In case he is successful in delivering effective reforms, the movements against his government could weaken as the 2018 presidential elections knocks on the door. However, an optimistic scenario does not consider the new findings of the “Lava-Jato Operation”, which is currently investigating the biggest corruption scandal in the country, concerning the state owned firm Petrobras.
Previous statements made by convicted politicians indicate that Mr. Temer may be involved in the bribery scheme. Also, the Supreme Electoral Court investigates whether public money was funneled to Ms. Rousseff´s and Mr. Temer campaigns, which would, if confirmed, result in anticipated elections. Any of these accusations can end up undermining the legitimacy of his government, even if he achieves success in implementing reforms.
If the short government manages to implement the necessary reforms, a presidential election in 2018 – which will also get rid of the current Congress – can open doors for a more stable and peaceful scenario.
- Economy does not recover and Temer faces an increasing opposition
Although not as strong as the movements against Ms. Rousseff, there is a general popular dissatisfaction against the current political leadership in the country. Depending on the economic effects and the policies of Mr. Temer´s mandate, the streets can start turning their rage on him. A recent poll showed that 58% of Brazilians want the impeachment of Mr. Temer as well (whereas 61% called for Ms. Rousseff´s impeachment in the same pool).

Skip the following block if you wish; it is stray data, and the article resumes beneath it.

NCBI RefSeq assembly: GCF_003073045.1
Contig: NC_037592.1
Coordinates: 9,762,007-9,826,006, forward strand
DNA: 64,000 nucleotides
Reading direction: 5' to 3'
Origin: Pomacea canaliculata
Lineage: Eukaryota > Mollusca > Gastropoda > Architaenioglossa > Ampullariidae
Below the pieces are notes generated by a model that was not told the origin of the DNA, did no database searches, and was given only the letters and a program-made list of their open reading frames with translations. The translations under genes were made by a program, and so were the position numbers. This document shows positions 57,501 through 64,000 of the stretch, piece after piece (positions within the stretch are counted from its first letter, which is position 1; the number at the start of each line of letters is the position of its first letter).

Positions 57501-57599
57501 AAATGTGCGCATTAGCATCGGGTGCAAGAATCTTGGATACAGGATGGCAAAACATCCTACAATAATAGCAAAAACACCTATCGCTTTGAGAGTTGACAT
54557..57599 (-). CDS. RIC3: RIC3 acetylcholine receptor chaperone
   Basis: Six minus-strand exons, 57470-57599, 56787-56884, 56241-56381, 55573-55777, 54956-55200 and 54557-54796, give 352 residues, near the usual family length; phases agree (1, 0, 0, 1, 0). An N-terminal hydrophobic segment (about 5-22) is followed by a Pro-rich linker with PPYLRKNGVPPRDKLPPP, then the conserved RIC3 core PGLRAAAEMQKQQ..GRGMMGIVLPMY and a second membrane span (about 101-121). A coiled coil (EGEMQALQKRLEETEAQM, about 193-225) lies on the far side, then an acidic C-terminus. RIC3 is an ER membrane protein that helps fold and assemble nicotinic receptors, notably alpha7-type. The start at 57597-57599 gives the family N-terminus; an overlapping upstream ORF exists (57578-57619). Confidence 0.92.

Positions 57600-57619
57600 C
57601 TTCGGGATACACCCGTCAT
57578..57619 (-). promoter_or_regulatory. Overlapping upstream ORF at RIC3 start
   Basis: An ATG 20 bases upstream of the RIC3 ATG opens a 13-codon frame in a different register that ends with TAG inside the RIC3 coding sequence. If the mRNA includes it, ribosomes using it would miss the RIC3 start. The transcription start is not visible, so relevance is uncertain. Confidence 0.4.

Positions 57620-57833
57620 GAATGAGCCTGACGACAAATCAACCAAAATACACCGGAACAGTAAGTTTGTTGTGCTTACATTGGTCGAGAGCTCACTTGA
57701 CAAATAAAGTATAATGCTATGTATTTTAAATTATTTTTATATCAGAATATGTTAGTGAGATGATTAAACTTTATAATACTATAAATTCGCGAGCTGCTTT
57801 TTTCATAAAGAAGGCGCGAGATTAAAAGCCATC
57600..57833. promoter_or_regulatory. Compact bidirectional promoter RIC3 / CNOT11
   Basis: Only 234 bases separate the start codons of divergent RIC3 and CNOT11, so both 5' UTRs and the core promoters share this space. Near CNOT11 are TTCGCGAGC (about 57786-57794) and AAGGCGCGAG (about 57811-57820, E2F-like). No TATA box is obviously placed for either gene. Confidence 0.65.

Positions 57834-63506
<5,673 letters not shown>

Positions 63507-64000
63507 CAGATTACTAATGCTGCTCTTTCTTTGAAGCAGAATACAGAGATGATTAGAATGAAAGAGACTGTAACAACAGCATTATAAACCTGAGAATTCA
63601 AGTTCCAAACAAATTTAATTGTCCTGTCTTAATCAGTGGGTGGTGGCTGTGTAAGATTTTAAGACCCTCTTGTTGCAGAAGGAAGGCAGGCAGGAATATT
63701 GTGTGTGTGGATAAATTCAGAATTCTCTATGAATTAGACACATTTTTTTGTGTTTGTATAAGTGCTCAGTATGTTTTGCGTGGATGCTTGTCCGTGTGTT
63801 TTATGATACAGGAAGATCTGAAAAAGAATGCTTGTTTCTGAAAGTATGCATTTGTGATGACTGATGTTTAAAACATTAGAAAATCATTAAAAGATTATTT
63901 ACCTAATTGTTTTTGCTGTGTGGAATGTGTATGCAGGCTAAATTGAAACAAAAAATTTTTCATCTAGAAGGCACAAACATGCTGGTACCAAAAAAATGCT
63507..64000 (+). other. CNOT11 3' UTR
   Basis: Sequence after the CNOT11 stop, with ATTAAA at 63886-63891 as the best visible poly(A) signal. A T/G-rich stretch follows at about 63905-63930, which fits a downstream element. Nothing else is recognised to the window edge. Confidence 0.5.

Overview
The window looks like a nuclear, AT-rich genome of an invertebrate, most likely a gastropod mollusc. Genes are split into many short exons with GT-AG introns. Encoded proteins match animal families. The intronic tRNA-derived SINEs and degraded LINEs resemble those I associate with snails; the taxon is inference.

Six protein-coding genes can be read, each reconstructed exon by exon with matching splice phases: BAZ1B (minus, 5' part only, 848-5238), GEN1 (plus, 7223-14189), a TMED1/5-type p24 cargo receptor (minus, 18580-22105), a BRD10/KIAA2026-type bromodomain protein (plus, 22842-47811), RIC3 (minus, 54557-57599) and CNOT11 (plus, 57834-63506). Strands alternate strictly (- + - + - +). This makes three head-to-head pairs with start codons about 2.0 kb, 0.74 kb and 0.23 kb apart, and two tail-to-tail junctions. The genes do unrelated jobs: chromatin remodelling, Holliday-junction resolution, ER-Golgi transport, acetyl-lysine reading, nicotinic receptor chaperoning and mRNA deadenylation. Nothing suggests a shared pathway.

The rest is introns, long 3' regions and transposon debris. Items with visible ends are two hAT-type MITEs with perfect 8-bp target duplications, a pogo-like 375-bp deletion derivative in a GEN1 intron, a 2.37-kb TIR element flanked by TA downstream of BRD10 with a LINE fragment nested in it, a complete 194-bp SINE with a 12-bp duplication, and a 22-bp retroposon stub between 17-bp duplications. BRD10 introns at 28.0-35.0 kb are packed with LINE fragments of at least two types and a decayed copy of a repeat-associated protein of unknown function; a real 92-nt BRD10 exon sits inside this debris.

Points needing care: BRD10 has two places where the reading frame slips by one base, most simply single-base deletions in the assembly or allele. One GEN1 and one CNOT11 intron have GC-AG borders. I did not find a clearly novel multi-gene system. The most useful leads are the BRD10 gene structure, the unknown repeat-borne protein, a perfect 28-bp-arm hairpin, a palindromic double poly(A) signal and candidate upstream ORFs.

Difficult and unpopular reforms are planned – cuts on social programs, negative effects of the minimum wage, privatizations and social security reforms – and could undermine Mr. Temer´s support in office. A sudden optimistic wave, such as the one that hit Argentina after Maurício Macri´s election, is unlikely to come from a government that does not arise from democratic elections.
Even in a pessimistic scenario with a shrinking economy, such a consuming process of another impeachment is highly unlikely – although not impossible, given the ups and downs of the Brazilian politics in the last months. If no further scandal arises, Mr. Temer will likely finish his transitional term in 2018 – where, again, a popular vote may bring some peace to the country.
What happens to the Olympics?
With the works and preparations for the Olympics going well, the political crisis should not affect the success of the Games. It will, however, have a great impact on the mood of the Brazilians, known to be very happy and welcoming.
It is still unclear who will be the one posing in front of the international spotlight as the games begin on the 5th of August at the Maracanã Stadium. President Rousseff cancelled a trip to Greece to see the traditional ceremony of lightning the Olympic flame in front of the Temple of the Goddess Hera – otherwise, Mr. Temer would be the temporary official president.
The next weeks will be crucial to define the destiny of both Ms. Rousseff and Mr. Temer. Between a fight for power as the Executive and a televised circus showing an unprepared and ludicrous Congress, this moment in Brazilian history will be certainly not be reckoned with good words.